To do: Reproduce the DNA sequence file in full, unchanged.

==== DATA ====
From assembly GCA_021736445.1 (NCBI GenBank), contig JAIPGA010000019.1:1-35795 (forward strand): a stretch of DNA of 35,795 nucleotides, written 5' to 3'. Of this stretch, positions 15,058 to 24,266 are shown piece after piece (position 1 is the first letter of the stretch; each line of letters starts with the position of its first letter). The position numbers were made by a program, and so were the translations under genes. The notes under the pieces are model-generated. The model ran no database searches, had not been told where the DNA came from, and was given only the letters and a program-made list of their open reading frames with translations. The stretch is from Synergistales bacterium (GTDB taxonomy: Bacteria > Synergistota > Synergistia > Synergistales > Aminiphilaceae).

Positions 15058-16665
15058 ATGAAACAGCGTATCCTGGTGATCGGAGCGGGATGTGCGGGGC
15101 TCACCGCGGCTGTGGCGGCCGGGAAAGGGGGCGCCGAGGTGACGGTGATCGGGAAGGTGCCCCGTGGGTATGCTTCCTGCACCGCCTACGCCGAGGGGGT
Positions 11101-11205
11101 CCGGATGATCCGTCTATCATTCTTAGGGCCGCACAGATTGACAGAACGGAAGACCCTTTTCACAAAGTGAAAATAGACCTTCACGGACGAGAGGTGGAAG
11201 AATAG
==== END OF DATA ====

From assembly GCA_021736445.1 (NCBI GenBank), contig JAIPGA010000019.1:1-35795 (forward strand): a stretch of DNA of 35,795 nucleotides, written 5' to 3'. Of this stretch, positions 15,058 to 24,266 are shown piece after piece (position 1 is the first letter of the stretch; each line of letters starts with the position of its first letter). The position numbers were made by a program, and so were the translations under genes. The notes under the pieces are model-generated. The model ran no database searches, had not been told where the DNA came from, and was given only the letters and a program-made list of their open reading frames with translations. The stretch is from Synergistales bacterium (GTDB taxonomy: Bacteria > Synergistota > Synergistia > Synergistales > Aminiphilaceae).

Positions 15058-16665
15058 ATGAAACAGCGTATCCTGGTGATCGGAGCGGGATGTGCGGGGC
15101 TCACCGCGGCTGTGGCGGCCGGGAAAGGGGGCGCCGAGGTGACGGTGATCGGGAAGGTGCCCCGTGGGTATGCTTCCTGCACCGCCTACGCCGAGGGGGT
Positions 11101-11205
11101 CCGGATGATCCGTCTATCATTCTTAGGGCCGCACAGATTGACAGAACGGAAGACCCTTTTCACAAAGTGAAAATAGACCTTCACGGACGAGAGGTGGAAG
11201 AATAG